Coincident Speaker Technology Super Conquest Series II loudspeaker Measurements
Despite its high specified sensitivity of 92dB/W/m, the Super Conquest came in at an estimated 88.5dB(B)/2.83V/m, which is still on the high side of average. Its impedance (fig.1) ranges between 4 and 9 ohms, with only a moderate phase angle, implying it will be a relatively easy load for an amplifier to drive. The broad saddle at 26Hz in the magnitude trace in the bass indicates the tuning of the reflex port, which, all things being equal, implies good low-frequency extension.
Fig.1 Coincident Super Conquest Series II, electrical impedance (solid) and phase (dashed). (2 ohms/vertical div.)
As well as the step in the traces around 25kHz, which will be due to the metal-dome tweeter's oil-can resonance, slight wrinkles can be seen between 200Hz and 400Hz. These are due to cabinet resonances of various kinds. Fig.2 shows a waterfall plot calculated from the output of a simple plastic-tape accelerometer fastened to the Super Conquest's front baffle just below the nameplate. A very strong resonance can be seen at 266Hz, with others visible at 380Hz and 435Hz. These very lively resonant modes could be detected on all the cabinet surfaces; while predicting their subjective effects is difficult, I suspect they have something to do with KR's problems with the speaker's transparency.
Fig.2 Coincident Super Conquest Series II, cumulative spectral-decay plot of accelerometer output fastened to front baffle below nameplate. (MLS driving voltage to speaker, 7.55V; measurement bandwidth, 2kHz.)
Fig.3 shows the Coincident's frequency response on the tweeter axis at 50", spliced to the nearfield woofer and port responses and their complex sum. The response is significantly unflat; how it affects the speaker's perceived character will depend on whether the listener's ears latch on to the three main peaks or to the dips between them. The lack of energy in the low treble will affect both the listener's perception of dynamics—the speaker needing to be turned for its sound to catch fire—and soundstage, which will be somewhat distant. The midrange just below that region might be heard as a peak, but from his comments I gather that KR was much more bothered by the lack of energy in the lower midrange compared with the regions to either side. Either way, the lack of integration between woofer and midrange needs to be addressed.
Fig.3 Coincident Super Conquest Series II, anechoic response on tweeter axis at 50", averaged across 30 degrees horizontal window and corrected for microphone response, with the nearfield woofer and port responses plotted below 300Hz.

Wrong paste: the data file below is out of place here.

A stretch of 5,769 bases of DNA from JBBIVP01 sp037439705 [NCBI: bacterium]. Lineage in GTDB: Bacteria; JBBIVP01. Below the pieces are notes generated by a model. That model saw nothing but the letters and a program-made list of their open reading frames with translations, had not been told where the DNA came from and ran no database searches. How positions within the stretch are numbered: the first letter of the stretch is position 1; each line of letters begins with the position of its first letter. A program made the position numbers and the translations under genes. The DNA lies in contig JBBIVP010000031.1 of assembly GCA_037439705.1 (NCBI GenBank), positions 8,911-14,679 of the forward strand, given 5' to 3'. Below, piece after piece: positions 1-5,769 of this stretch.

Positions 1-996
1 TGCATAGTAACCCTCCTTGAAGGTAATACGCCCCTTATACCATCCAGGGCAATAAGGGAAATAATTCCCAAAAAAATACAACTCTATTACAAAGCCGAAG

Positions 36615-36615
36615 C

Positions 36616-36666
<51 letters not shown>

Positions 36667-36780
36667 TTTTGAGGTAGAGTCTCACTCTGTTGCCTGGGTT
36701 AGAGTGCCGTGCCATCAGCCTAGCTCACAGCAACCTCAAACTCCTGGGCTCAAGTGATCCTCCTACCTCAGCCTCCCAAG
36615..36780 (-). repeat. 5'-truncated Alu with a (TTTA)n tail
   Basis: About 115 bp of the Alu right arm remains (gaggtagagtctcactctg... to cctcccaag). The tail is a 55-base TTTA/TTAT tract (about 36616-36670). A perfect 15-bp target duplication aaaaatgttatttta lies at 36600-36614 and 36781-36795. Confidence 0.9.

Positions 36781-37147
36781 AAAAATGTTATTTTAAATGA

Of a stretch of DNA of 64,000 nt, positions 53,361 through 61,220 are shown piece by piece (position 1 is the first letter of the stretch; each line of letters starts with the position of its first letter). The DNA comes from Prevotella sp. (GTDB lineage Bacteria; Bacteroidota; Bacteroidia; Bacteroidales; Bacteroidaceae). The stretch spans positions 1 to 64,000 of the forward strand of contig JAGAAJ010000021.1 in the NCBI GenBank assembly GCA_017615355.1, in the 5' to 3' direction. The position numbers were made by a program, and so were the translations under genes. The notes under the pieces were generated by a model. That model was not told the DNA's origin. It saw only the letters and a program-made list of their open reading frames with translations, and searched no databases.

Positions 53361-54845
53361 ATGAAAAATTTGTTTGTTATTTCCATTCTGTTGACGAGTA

To investigate this further, I measured the electrical drive signals at the three unit's terminals. The result is shown in fig.4. The rolloff slopes are all basically first-order, 6dB/octave, but note the absence of a high-pass filter on the midrange unit. This unit therefore extends down as far as permitted by its subenclosure. A nearfield measurement showed that the midrange driver actually extends to below 200Hz, its response being 6dB down at 105Hz. This significant amount of overlap with the woofer at the top of its passband is going to make integrating the outputs of the two drive-units difficult to achieve.
Fig.4 Coincident Super Conquest Series II, electrical crossver responses, measured at the drive-unit terminals.
This lack of integration can be seen in the lateral dispersion plot (fig.5). The differences in response compared with fig.3 on the woofer side of the enclosure are shown to the rear of the graph, those on the side opposite the woofer to the front of the graph. In fact, the upper-range lack of energy becomes accentuated to the speaker's sides, while the lower-range lack starts to fill in to the sides. The result will be a speaker that is very sensitive to small changes in setup and location. But the off-axis behavior is well controlled higher in frequency, confirming stable imaging (at least in the tweeter's passband).
Fig.5 Coincident Super Conquest Series II, lateral response family at 50", normalized to response on tweeter axis, from back to front: differences in response 90 degrees-5 degrees off-axis on woofer side, reference response, differences in response 5 degrees-90 degrees off-axis on other side of woofer.
Vertically (fig.6), the problem in the midrange/tweeter crossover region worsens below the tweeter axis (which is 35" from the ground), but improves at more than 10 degrees above that axis. This suggests that the tweeter's electrical polarity might be wrong for use with a first-order crossover.
Fig.6 Coincident Super Conquest Series II, vertical response family at 50", from back to front: differences in response 10 degrees-5 degrees above HF axis, reference response, differences in response 5 degrees-10 degrees below HF axis.
In the time domain, the Super Conquest's step response (fig.7) indicates that the tweeter is connected in the same positive polarity as the midrange unit and woofer. The cumulative spectral-decay plot (fig.8) is clean, but the resurgence of energy in the upper crossover region, following the initial suckout in this region, again suggests that the tweeter might work better with its polarity inverted.
Fig.7 Coincident Super Conquest Series II, step response on tweeter axis at 50" (5ms time window, 30kHz bandwidth).
Fig.8 Coincident Super Conquest Series II, cumulative spectral-decay plot at 50" (0.15ms risetime).
Some aspects of the Super Conquest's measured performance are fine, but in several areas I feel there is more to be gleaned from the speaker's obviously good ingredients.—John Atkinson